Final Word

Nkandla’s red herrings are confusing

Red herring.jpg

The saga surrounding President Jacob Zuma’s Nkandla home has become very confusing and with plenty of red herrings all over the place, it is confounding newshounds and commentators alike.

Confuse is a Middle English word, originally meaning ‘rout’ or ‘bring to ruin’. It arrived in English in the late 13th century from the Old French 11th century word confusion to denote ‘disorder’ and ‘shame’.

The French, in turn, got the word from the Latin word confusionem and its nominative confusion for a ‘mingling, mixing or blending’. The noun in Latin was confudere for ‘pour together’, which also gave us ‘confound’ (also from the late 13th century) for ‘to confuse’ or ‘putting to shame’ as a figure of speech for ‘mental overthrow’ or creating ‘mental perplexity’.

It might be just coincidence, but nevertheless leaves much room for speculation, that the name of the most famous of all Chinese philosophers, Kong Fuzi (in Chinese meaning ‘Master Kong’) were Latinised in the 16th century by Jesuit missionaries in China to Confucius. Maybe they were just confounded by his teachings.

Red herrings

In the case of Nkandla something other than wisdom seems to be at play – if you look at its proliferation of investigations and reports, and with ‘new’ information, angles and possible guilty parties appearing on the scene almost every second week in the drama that has been drawing out for at least two years,

Newshounds chasing the Nkandla story and political hunters attempting to get the president into their sights are constantly confounded by what seems to be a proliferation of the proverbial red herrings.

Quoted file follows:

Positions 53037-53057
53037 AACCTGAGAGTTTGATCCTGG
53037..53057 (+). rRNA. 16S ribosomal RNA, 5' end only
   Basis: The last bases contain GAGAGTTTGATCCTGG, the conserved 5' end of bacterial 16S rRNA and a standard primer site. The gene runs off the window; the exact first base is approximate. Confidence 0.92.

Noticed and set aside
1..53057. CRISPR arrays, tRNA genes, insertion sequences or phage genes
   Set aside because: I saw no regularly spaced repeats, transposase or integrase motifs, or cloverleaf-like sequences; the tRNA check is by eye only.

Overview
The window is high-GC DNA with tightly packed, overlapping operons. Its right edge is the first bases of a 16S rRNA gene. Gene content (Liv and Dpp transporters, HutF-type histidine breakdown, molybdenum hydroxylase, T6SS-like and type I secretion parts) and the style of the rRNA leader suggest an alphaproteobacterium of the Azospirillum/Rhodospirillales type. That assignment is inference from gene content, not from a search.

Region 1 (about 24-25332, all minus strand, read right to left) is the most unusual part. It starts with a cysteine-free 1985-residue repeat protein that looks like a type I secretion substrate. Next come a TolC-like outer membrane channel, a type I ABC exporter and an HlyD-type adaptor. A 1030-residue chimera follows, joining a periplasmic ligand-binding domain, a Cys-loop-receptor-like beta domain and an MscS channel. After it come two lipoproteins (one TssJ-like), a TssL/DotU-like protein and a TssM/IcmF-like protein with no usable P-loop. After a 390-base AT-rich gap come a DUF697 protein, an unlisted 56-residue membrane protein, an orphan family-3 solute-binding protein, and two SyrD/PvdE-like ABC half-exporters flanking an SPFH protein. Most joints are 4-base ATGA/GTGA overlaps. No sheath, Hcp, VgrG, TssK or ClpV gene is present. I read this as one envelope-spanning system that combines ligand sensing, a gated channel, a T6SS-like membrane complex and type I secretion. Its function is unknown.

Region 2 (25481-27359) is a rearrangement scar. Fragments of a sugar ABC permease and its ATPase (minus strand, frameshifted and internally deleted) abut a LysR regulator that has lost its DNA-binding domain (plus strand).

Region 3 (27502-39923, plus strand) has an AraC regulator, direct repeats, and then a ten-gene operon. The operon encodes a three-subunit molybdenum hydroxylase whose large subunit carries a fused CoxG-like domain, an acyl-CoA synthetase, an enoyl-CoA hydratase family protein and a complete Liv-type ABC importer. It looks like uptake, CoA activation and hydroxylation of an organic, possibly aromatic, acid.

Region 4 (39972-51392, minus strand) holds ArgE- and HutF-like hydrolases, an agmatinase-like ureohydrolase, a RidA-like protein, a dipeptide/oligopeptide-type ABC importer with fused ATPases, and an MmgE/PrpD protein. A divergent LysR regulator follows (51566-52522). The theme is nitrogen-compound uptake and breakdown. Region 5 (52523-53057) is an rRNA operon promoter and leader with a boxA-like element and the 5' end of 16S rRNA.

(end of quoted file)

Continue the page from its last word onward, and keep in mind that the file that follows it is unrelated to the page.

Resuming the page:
To pin down the origin of the ‘red herring’ proverb with absolute certainty turns out to be a pretty elusive target in itself.

A herring in the physical sense of the word, is a fish (usually a kipper) strongly cured in brine and/or heavily smoked to preserve it, which accounts for the redness..

One theory has it that the expression originated from a training technique used for young hunting dogs – for which there are also more than one version. The most popular being that the smelly herring was dragged along a trail to teach the hounds to follow a scent before the skill was transferred to following the scent of a fox or badger.

Another explanation claims that it comes from a technique used by escaping prisoners, who used the pungent fish to throw off the dogs of their pursuers.

At least some etymologists claim that the term was invented in 1807 by English polemicist William Cobbett who related a story of how he once used a kipper to confuse hounds chasing a hare.

Others, however, claim that the origin lies with the poet Walter of Bibbesworth in the mid-13th century who wrote in his poem The Treatise: "He eteþ no ffyssh But heryng red."

The use of herring to throw off pursuing hounds was at least once subjected to a test. It happened in episode 148 of the popular TV series MythBusters. The hound used in the test stopped to eat the fish and lost the fugitive's scent temporarily, but eventually backtracked and located his target – resulting in the myth being classified as ‘busted!’.

It might not be possible to put the competing claims of etymologists about the origin of the figurative use of the term to the test, but what remains indisputable is that at least since the mid-19th century, mystery writers, readers, and critics have been using the ‘red herring’ term to describe the technique of throwing readers off-course in the ‘whodunits’.

Over time it was also adopted to describe the introduction of misleading information in situations to either draw attention away from the real facts or distract attention from a sticky issue.

Final word

Unpacking these terms while considering what is happening around what has become known as the ‘Nkandla affair’ or ‘Nkandla gate’, there came to mind a quote from my favourite 20th-century  American author, Henry Miller: “Confusion is a word we have invented for an order which is not yet understood.”

by Piet Coetzer

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